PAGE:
It seems that the existing laws on legal separation, divorce and domestic violence are more than sufficient to deal with this issue without the need for new law on this subject. There is really no demand for this on the street. The only people clamoring for this seem to be the usual suspects among the radical feminist elite.

Consensual Sex

Anybody who has lived in our metros and even smaller towns is now familiar with the concept of “live-in” relationships. When consenting adults engage in a relationship, it’s assumed that they are ready to deal with the consequences that come with it. But, frequently women lodge a “rape” complaint against a man after the relationship goes sour. In many cases, this is used as leverage to either force marriage or to extract money. It is apparent that these cases do not satisfy any “normal” definition of rape as the sex has been totally consensual. The legal system has also been partial to women as they see them as cheated. The underlying assumption is that the women would not have consented unless the man promised marriage. However, this assumption is no longer valid under the changed social context in urban settings. Can a man complain of rape similarly when a woman dumps him? This aspect of law is being totally sidelined.

Penalty for False Accusations

Barring special circumstances, it makes sense that enhanced punishment for rape offences should be accompanied by suitable penalties for false complaints. Otherwise, we will see rampant misuse of such laws without any fear of retribution. We don’t even see the beginning of discussion on such a provision.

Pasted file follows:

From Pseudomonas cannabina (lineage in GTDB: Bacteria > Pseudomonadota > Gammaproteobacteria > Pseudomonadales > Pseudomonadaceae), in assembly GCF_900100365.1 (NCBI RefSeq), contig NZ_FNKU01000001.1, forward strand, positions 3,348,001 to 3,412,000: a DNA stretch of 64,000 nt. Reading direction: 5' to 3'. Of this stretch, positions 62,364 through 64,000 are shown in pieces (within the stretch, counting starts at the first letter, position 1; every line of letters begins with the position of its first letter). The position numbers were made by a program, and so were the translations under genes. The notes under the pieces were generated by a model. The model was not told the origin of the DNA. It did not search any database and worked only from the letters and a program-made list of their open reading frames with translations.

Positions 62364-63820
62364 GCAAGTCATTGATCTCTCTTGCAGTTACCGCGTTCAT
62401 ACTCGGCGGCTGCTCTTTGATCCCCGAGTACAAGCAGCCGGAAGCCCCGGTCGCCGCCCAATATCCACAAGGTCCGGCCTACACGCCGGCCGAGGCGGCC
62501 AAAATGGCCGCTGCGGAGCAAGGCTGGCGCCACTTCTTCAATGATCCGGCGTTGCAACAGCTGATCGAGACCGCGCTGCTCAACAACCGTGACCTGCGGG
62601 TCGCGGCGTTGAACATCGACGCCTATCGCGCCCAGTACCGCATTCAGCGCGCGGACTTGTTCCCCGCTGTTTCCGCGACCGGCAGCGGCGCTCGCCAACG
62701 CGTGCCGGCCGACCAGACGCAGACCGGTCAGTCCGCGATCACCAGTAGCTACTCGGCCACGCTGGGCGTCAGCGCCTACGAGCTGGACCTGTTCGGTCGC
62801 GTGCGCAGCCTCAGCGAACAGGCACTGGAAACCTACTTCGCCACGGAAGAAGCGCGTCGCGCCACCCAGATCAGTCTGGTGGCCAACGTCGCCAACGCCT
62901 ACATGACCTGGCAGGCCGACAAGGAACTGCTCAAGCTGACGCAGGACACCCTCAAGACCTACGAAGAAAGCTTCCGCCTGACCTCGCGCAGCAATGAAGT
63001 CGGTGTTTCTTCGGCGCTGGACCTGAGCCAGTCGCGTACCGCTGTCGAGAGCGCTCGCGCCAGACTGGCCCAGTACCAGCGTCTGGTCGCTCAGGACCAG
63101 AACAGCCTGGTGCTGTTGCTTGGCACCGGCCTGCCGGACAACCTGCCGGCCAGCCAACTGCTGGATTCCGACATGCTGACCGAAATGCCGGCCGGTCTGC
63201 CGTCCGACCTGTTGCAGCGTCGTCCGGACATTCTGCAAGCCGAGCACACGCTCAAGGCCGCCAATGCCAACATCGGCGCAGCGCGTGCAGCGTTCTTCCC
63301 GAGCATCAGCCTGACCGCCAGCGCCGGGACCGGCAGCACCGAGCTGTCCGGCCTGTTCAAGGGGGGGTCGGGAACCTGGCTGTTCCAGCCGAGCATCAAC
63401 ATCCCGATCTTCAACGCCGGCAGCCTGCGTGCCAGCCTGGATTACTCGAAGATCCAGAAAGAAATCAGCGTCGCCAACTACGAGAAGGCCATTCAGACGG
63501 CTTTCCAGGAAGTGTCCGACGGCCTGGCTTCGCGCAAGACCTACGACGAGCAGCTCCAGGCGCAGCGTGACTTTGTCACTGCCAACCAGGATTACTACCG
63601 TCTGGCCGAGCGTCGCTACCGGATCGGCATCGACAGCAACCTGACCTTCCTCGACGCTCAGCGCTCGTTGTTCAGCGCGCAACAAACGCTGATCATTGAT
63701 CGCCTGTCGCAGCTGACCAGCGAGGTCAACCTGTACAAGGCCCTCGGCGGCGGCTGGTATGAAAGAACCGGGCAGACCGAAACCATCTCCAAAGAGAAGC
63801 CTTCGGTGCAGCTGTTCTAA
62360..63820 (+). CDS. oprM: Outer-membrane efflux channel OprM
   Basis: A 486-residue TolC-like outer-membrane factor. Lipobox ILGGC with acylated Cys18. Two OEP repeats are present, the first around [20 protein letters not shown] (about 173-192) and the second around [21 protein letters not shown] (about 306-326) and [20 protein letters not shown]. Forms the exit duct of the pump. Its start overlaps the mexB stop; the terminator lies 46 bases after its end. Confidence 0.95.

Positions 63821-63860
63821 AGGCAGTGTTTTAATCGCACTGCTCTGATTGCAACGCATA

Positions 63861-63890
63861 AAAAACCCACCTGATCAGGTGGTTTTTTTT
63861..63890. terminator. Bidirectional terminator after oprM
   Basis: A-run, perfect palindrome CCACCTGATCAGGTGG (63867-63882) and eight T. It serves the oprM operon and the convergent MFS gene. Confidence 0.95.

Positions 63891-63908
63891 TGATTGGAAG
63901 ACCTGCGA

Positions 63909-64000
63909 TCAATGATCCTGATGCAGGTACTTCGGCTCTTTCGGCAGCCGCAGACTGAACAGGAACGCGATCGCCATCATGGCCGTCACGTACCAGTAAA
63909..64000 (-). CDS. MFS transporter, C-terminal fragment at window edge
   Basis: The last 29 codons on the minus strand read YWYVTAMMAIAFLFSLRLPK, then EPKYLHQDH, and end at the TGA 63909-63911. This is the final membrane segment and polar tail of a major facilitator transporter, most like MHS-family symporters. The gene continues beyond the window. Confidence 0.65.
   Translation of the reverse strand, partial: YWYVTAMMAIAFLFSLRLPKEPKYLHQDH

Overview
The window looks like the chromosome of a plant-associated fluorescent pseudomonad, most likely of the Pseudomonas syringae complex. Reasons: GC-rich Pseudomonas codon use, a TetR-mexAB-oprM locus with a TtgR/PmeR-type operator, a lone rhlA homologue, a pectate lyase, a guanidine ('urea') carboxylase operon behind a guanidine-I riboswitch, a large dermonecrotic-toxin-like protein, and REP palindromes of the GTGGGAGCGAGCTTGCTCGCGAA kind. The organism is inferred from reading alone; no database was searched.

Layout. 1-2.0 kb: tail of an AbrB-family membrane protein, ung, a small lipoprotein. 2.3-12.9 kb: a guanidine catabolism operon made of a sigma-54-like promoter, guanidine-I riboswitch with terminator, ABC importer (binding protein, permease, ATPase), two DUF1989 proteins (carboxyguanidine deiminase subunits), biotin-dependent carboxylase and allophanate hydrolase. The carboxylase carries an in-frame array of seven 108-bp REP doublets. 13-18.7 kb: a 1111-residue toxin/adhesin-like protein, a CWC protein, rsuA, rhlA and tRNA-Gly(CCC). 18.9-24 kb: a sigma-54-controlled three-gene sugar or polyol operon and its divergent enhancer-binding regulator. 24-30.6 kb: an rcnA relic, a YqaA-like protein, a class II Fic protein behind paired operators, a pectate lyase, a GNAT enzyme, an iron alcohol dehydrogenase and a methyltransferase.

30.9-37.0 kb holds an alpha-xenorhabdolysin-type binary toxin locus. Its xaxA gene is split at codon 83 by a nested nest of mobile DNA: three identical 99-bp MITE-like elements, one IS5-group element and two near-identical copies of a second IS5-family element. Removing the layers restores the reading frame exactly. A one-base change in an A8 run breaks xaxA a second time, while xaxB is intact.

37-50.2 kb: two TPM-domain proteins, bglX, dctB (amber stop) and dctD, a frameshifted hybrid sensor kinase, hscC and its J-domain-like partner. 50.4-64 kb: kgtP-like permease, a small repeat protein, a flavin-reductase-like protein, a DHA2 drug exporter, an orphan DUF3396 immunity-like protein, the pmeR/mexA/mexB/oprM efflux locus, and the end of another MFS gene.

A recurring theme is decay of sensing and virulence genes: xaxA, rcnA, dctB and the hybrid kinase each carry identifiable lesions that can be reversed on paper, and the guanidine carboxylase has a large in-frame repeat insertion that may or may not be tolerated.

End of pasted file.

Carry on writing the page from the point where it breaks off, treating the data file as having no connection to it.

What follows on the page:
Avoiding Entrapment

A “strong” law usually results in a less stringent standard for evidence. This can be justified in most circumstance as the rape victim is not able to provide such evidence other than her own testimony. However, this can also be used for victimizing and entrapping people. It is therefore necessary to clearly identify the situations in which such her testimony is given strong evidentiary value. In all other cases, the law should not dilute the evidentiary requirements.

Wisdom lies in not reacting in the heat of the moment. Poorly conceived laws invariably lead to poor outcomes. No law is much preferable to a bad law. In any case, we cannot solve serious issues like rape by legislation .The poor namboodiri in our story could have thought of a dozen different options to deal with the tiger. However he chose clutch the tiger’s tail. Should we too do the same again?